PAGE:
As many as 16 rapid research projects have been awarded £800,000 funding to assess how to ease winter pressures on the NHS using artificial intelligence.
From understanding the effects of cold homes on health to reducing ambulance waiting times, the 16 projects will cover a range of data-driven approaches to pin-point and avoid acute pressures in the health and care system.
Launched by Health Data Research UK (HDR UK) and funded by the National Institute for Health and Care Research (NIHR), the projects will apply rapid-response approaches utilised during the Covid-19 pandemic to ensure results gain quick traction in policy and clinical care.
To this end, some research projects will focus on the immediate issue of the cost-of-living crisis.
One project will investigate the impact that cold and damp homes has on people’s health, with the intention of informing policy to protect the most vulnerable and avoid or lessen interaction with the NHS.
Dr Martin Chapman, from King’s College London and who is leading on a project to understand the impact of the cost-of-living, said: ‘Living in cold, damp and mouldy homes leads to chest conditions in children and mental health problems in adolescents, and rising energy costs mean more people than ever are living with heat poverty.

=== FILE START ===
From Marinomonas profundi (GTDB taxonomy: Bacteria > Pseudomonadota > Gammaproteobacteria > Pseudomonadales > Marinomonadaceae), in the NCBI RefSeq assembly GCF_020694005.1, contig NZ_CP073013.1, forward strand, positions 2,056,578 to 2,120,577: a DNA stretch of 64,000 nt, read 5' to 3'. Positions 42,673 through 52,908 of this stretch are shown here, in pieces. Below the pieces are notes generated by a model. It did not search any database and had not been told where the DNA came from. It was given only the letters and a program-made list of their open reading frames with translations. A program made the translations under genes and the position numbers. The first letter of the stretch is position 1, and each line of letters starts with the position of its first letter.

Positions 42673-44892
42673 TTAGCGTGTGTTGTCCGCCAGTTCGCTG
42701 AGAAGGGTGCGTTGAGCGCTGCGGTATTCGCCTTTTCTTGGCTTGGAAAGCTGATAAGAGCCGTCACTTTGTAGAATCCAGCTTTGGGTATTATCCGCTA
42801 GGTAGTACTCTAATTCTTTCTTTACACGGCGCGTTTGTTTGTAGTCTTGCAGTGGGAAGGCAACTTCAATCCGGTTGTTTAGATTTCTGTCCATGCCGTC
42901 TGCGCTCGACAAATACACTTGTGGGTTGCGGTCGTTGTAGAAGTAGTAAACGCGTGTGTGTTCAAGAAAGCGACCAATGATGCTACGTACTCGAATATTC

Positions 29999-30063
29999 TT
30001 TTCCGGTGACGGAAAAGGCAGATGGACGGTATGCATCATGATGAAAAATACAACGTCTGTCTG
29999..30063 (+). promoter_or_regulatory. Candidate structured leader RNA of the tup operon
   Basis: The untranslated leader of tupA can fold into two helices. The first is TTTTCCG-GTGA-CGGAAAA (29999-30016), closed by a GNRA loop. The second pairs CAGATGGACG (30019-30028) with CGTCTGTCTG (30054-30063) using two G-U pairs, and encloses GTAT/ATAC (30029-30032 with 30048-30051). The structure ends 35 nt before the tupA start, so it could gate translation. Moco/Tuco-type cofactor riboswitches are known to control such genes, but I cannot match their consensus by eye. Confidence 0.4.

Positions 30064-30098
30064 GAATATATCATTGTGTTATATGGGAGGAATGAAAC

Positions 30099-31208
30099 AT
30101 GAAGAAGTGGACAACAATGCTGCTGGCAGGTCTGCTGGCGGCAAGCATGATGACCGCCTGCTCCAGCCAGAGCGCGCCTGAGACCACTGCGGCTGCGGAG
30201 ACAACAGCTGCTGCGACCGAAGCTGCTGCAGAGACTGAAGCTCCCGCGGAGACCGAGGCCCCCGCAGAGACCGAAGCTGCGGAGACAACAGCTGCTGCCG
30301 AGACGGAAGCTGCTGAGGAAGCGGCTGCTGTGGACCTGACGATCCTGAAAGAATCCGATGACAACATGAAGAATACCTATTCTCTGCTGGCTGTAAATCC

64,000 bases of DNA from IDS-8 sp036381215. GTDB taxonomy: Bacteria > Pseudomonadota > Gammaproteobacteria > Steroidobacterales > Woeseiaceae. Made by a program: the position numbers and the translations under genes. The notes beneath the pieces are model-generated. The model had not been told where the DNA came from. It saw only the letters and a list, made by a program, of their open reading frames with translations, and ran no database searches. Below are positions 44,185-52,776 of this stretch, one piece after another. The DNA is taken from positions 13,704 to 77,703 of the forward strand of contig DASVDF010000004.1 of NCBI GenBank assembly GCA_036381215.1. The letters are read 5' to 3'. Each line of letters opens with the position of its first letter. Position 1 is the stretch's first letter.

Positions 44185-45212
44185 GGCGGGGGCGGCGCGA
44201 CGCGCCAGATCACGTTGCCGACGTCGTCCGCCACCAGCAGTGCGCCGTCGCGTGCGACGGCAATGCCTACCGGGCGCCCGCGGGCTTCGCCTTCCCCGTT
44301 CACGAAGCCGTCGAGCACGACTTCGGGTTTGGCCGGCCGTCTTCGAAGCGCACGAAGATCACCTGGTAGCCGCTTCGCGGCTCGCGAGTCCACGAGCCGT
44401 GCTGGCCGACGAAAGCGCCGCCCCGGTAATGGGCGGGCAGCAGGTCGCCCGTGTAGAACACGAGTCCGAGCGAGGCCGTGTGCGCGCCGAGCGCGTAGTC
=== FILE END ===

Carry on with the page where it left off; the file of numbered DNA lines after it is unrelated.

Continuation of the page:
‘We’re investigating the effectiveness of interventions like support for energy bills on the health of young people by using Artificial Intelligence to digitally mimic their household environments and evaluate the impact of simulated interventions. This will help guide future policy changes to improve health conditions, reduce inequalities, and in turn reduce pressures on NHS services.’
Another project will use machine learning to predict Respiratory Syncytial Virus (RSV) peaks which can cause serious illness in young children and put pressure on paediatric intensive care units.
Dr Mary De Silva, deputy chief scientific advisor at the DHSC, said: ‘Research plays a key role in helping us predict and understand the pressures our health and social care services face. Winter is an especially busy time for the NHS, and these projects aim to harness the power of routinely collected healthcare data to understand what is causing the pressures, and crucially to provide new solutions that can be swiftly turned into working practice.’